LONDON (Reuters) -Recession in Europe and North America may be the inevitable price for defending freedom, resisting aggression and upholding international law in Ukraine.
U.S. and European leaders now face an unpleasant choice as they decide how aggressively to use economic sanctions in response to Russia’s military invasion of Ukraine.
The moral imperative is to exert maximum economic pressure rapidly on Russia to end the fighting in Ukraine as quickly as possible and repel Russian forces, which Moscow says are involved in a “special operation” with no plans for occupation.
But the economic imperative is to protect businesses and employment at home, minimise the fallout for lower income households and sustain support for sanctions policies.
In mid-February, top policymakers appeared to have thought they could reconcile these objectives through a carefully controlled sanctions escalation strategy exempting oil and gas trade.
But that plan has broken down as a result of Russia’s slow progress on the battlefield and immense diplomatic and public pressure on U.S. and European leaders to maximise sanctions swiftly.
U.S. and European policymakers must choose between imposing maximum pressure on Russia by cutting off oil and gas purchases or a more modest approach that will avert recession.
Even before the invasion, the rapid economic rebound after the pandemic was beginning to decelerate, price increases were accelerating and interest rates were set to rise.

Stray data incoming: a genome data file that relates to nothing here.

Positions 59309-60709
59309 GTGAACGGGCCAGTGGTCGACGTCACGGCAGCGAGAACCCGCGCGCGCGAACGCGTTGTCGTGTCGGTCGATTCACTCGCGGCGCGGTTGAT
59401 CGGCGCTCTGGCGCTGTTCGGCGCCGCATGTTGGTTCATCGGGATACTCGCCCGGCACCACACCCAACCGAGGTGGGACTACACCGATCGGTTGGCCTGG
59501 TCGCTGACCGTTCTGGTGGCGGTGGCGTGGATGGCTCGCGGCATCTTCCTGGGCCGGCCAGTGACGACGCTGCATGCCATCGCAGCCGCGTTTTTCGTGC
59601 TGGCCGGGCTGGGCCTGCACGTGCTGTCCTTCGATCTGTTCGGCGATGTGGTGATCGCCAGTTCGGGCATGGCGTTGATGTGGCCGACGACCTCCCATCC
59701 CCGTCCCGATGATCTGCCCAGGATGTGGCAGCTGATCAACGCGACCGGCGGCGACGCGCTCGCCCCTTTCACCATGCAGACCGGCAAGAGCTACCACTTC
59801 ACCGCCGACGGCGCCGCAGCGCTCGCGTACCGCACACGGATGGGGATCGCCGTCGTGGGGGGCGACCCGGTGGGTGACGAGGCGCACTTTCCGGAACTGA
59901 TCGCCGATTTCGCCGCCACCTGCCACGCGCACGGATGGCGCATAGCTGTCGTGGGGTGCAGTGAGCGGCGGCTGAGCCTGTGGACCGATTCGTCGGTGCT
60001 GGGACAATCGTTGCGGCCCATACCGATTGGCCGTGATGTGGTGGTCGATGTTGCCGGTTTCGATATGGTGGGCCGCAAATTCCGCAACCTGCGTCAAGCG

The flattening U.S. Treasury yield curve indicated a heightened probability of a mid-cycle slowdown or end-of-cycle recession in the next year.
Russia’s invasion and the sanctions that have followed super-charged these trends, disrupting supply chains, sending energy and food prices soaring and flattening the yield curve further.
The financial crisis in 2008/2009 and the pandemic in 2020/2021 were demand-side shocks that could be offset by lowering interest rates, buying bonds, cutting taxes and boosting unemployment insurance.
But the invasion and sanctions are a supply-side shocks that have cut the global economy’s production capacity so they cannot be offset in the same way.
Boosting demand by more bond buying, cutting taxes or increasing government spending would simply worsen the production-consumption gap and fuel even faster inflation.
The crisis threatens to disrupt global trade in critical raw materials and industrial components ranging from aluminium, nickel and noble gases to car parts, ocean shipping and overland rail freight.
But the biggest and most immediate impact is being felt in petroleum and natural gas, where Russia is one of the world’s top exporters, and grain, where both Russia and Ukraine are major global suppliers.
Energy and food prices, which were already rising before the invasion, are now climbing at the fastest rate for 50 years, at a time when wages are increasing slowly, putting pressure on businesses and household finances.
Lower income households in advanced and developing economies will be hit particularly hard since they spend a much higher share of their income on food and fuel and have fewer options to modify spending patterns.
Top U.S. and European policymakers seem to have been alert to the risks when threatening to impose unprecedented sanctions in an effort to deter Russia’s invasion.
U.S. and European sanctions were carefully crafted to exclude trade in oil, gas and other energy items from the embargo and to permit energy-related financial transactions.